1 = Combative and dismissive of other team’s argument

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Judges Guidelines

• Judges should score based solely upon content, not on whether one person, a few, or all team members speak.
◦ Each team decides for itself how to divide up speaking time during all portions of the match. Some teams choose to have an individual “own” a certain case. Other teams prefer to have each person on the team speak for a portion of the match. Teams should be neither rewarded nor penalized for taking either approach. Teams have been advised to explain who will speak at the beginning their Presentation so that everyone has an idea of how the presentation will be structured.

• Teams do not need to refer to specific ethicists or ethical theories in order to present good arguments. We are asking judges to look for valid, sound arguments that can be made without citing names or theories.

• Teams should not base their presentation on outside research. Teams have been told that they can use research but need to cite sources; however, reciting strings of “facts” is not an argument. This isn’t the “research bowl.”

• Sometimes, teams realize that they want to change their “position” as a result of the second team’s commentary. Because the ethics bowl is about ethical inquiry, and because these are high school students, and changing one’s mind can be considered a sign of fluid rather than crystallized intelligence – a hallmark of higher-order thinking – changing or modifying a position is not necessarily negative.

• Judges’ Questions are addressed to teams, not individuals
◦ NEW: Please take less than 45 seconds to pose your question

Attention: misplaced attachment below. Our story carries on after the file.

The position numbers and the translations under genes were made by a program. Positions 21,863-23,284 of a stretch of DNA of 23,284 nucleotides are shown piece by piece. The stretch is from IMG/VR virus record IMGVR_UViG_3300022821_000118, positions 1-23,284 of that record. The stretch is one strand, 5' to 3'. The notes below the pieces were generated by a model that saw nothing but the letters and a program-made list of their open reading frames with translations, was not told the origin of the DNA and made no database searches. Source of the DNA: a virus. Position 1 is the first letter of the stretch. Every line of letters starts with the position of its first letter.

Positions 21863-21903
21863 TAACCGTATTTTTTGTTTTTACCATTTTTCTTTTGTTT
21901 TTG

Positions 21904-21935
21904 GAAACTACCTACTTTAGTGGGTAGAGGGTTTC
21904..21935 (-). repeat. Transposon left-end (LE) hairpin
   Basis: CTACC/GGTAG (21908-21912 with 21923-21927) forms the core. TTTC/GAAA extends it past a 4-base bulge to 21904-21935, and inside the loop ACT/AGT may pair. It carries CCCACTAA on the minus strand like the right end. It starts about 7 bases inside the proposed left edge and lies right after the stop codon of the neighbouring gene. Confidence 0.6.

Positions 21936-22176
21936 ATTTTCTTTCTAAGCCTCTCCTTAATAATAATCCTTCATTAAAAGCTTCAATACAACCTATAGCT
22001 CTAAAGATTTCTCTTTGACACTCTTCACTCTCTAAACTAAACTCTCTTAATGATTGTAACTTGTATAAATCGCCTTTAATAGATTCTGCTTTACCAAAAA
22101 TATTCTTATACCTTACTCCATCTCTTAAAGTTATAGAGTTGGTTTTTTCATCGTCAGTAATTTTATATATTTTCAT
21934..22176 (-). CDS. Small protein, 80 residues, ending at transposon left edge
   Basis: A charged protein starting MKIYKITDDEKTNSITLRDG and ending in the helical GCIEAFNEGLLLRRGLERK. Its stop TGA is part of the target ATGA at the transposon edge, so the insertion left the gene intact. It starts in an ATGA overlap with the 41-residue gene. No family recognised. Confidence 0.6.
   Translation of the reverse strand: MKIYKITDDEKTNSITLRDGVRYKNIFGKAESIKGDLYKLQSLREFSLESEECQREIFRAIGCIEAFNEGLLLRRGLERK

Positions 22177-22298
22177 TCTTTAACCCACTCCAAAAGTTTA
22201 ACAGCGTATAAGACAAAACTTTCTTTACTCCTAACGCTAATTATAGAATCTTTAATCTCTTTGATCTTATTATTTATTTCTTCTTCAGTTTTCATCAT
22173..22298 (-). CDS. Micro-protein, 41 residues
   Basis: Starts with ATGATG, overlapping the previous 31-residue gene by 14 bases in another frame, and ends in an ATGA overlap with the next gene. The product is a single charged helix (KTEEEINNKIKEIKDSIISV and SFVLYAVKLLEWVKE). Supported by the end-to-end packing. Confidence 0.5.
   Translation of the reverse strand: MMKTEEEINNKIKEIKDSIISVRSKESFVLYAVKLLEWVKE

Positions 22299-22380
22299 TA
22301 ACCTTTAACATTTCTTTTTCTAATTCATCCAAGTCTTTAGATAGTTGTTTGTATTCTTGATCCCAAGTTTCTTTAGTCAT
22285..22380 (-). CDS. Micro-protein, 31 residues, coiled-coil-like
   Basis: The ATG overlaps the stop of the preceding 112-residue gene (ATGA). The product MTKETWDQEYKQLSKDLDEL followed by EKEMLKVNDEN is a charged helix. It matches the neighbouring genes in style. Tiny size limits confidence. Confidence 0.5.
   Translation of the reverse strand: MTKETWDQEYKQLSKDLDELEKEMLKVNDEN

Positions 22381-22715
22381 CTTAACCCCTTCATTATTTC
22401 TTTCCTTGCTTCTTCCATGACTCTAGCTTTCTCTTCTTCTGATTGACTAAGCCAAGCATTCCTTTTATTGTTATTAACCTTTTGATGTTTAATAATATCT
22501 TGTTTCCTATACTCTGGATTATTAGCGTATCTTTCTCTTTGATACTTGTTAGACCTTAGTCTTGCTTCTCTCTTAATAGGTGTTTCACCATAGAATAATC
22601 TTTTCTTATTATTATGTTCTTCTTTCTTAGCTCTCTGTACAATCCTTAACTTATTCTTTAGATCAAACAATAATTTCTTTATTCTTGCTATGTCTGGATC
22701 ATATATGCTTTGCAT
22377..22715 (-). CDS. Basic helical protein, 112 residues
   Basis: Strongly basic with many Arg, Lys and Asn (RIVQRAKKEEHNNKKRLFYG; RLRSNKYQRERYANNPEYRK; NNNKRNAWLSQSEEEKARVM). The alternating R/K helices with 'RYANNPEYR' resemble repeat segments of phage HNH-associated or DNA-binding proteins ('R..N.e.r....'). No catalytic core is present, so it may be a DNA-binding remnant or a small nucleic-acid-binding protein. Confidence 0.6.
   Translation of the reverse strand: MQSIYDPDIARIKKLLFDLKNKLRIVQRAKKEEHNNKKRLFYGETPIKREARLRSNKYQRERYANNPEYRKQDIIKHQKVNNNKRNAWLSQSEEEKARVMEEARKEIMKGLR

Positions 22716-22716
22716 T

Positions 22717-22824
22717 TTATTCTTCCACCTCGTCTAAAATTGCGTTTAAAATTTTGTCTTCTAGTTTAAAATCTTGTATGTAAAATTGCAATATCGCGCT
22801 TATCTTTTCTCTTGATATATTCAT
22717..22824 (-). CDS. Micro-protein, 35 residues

◦ Keep your own opinions to yourself
◦ You do not have to ask a question if you do not wish to
• Judges should decide on their scores independently, without consulting the other judges.

The winner is the team for which 3 out of 3 or 2 out of 3 judges determined was the winner. Total points do not matter at this stage.

No half points – please use only whole integers.

• If the scoring reveals that 3 judges chose Team A as the winner and 0 judges chose Team B, then Team A wins, and vice versa
• If the scoring reveals that 2 judges chose Team A as winner and 1 chose Team B, then A wins, and vice versa
• If the score reveals that 1 judge chose Team A as winner, 1 judge chose Team B, and one judge gave the teams a tie, then the round is a tie (because each team has one win and one tie).
• If the score reveals that 1judge chose Team A as winner, and each of the other 2 judges though the teams were tied, then Team A wins (because Team A has 1 win and Team B has no wins).

Before the match begins: Judges should maintain a “judicial bearing” towards teams and coaches at all times. Because this is the 7th year of the Bowl, many students, coaches, and judges recognize each other from previous years, or may know each other through different associations. When judges greet teams or coaches, it can be construed – though it is not intended in this way – as bias. Please maintain as neutral a stance as possible when greeting teams and coaches, even to the point of avoiding friendly hellos, so that the other team does not harbor the corrosive feeling that they are the underdogs before the match begins.

After the match: Do not discuss your scoring with other judges, coaches or teams. If teams ask for advice, give them “process” advice: speak more loudly, look at the person questioning you, etc. Refrain from offering substantive advice relating to arguments, etc. This advice can (and did) backfire despite best intentions.